Listening to others gives them a gift.

We can give people the gift of their dignity. We can help others just by the way we listen to them and speak with them. We can show them by our own trust that what they have to say is important and good.  Community is caring for people, but of course as soon as we start caring for people, we know that there are some  people who will just drive us up a wall. Some we will really like, because they think like us. Then we risk falling into a world of mutual flattery. We are all so much in need of affection that when somebody gives it to us we want to hold onto it. Then we say to the other  person, “You’re wonderful! Keep at it! Keep flattering me! You know, it’s nice.”   We’re like little cats who need to be caressed. We then begin to purr.”

But flattery doesn’t help anyone grow. It doesn’t bring freedom but rather closes people up in themselves,. We are attracted to certain people, and others put us off. We don’t get on well with them. They trigger off our anguish. Perhaps they remind us of our fathers and mothers who were to authoritarian or possessive.  Some people threaten us, others flatter us.  Some meetings are joyful, and others are painful.  When we talk about caring for people, then we  begin to see how difficult it can be. In community we are called to care for each member of the community. We can choose our friends but we do not choose our brothers and sisters; they are given to us whether in family or in community.”

-Jean Vanier : (Copyright) FROM BROKENNES TO COMMUNITY. (1992) Published by  Paulist Press. Page 38.

Comment

One of the great situations that arise in a Depressed Anonymous meeting is how we find ourselves reacting to fellow members in the fellowship. Vanier is right when he tells us that  sometimes certain people remind us of  people in our lives, past and present who irritate us no end  and make us want to scream. But there are those in the group that are attractive to us for reasons of being like us.   They are kind and loving like ourselves (we say to ourselves,  regardless if true or not).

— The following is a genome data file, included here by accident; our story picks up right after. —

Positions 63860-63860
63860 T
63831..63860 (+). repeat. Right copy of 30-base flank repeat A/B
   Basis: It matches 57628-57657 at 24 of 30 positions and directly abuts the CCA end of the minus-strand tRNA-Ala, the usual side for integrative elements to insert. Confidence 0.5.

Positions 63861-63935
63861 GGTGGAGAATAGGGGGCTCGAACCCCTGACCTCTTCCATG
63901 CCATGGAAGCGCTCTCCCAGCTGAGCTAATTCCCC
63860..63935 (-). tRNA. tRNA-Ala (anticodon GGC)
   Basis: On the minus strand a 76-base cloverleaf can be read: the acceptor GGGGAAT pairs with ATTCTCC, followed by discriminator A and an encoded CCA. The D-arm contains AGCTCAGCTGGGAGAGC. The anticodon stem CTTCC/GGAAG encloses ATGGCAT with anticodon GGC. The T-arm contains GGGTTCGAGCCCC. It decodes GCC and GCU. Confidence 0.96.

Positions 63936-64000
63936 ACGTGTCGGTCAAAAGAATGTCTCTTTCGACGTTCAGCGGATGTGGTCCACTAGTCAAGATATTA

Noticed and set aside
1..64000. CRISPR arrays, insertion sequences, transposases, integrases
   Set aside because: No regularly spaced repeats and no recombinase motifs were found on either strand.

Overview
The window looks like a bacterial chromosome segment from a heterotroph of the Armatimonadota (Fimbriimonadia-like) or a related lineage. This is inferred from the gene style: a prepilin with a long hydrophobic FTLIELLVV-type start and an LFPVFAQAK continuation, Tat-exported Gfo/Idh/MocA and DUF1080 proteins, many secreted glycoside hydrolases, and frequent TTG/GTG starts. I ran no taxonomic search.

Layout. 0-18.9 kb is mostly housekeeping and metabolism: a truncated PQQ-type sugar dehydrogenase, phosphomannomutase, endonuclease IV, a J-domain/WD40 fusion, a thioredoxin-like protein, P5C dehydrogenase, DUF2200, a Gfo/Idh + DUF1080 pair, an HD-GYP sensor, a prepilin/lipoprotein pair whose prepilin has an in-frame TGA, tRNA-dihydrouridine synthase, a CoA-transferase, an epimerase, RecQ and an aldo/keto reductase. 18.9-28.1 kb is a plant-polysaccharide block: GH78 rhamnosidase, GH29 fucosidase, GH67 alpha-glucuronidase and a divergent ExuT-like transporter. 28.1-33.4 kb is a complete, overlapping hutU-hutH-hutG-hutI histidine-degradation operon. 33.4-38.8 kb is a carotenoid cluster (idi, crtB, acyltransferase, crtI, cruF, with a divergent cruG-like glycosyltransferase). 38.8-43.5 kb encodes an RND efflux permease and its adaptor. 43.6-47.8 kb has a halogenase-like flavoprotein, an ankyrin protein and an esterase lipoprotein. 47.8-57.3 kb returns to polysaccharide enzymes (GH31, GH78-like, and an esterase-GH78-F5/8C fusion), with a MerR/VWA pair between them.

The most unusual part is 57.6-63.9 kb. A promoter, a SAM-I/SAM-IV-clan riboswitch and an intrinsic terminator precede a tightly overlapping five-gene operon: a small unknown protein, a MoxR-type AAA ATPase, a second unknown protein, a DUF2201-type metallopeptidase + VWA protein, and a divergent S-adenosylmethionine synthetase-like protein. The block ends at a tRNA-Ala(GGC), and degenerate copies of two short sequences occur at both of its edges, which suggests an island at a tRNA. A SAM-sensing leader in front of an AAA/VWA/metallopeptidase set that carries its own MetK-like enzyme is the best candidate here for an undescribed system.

The group process is one of discovering more about ourselves than learning about the others in the fellowship. If there is someone in the group that especially irritates could it be that they have struck a nerve in your own character and personality. Usually this is the case. Is it that we are looking in a mirror?

Well, you get the drift.  Read our Depressed Anonymous book and there you will find various avenues which can and will lead you to your best self. You will soon realize that somehow, you and I have been the cause of our depression. Now wait! Don’t get all shook up about what I just told you. We are not blaming myself or yourself for being depressed. But by living certain  ways, thinking certain ways, and  by unconsciously acting certain ways thought out our lives that we have set ourselves up for what we are feeling today. Life situations come along and gradually life’s  losses push us over the precipice, spiraling us down and into an abyss such that we have never suffered before. None of us chose to be depressed. All I could do to release me from the grip of sadness was to begin to find out how I got where I did and then how to get out of where I am now. I began to have a life makeover.  I began to take  responsibility in the way I made choices. No more was I the blamer, the complainer, the victim of circumstances. And  now that I am in a fellowship, and people listen to me and believe in me I am free. I have been given tools to use to unlock my prison of isolation  and negativity and slowly find a purpose and meaning for my daily life. You can find out how to do it( makeover) for yourself. Read  on!

Hugh

Read (c)  DEPRESSED ANONYMOUS, 3rd edition (2011) Depressed Anonymous Publications. Louisville.

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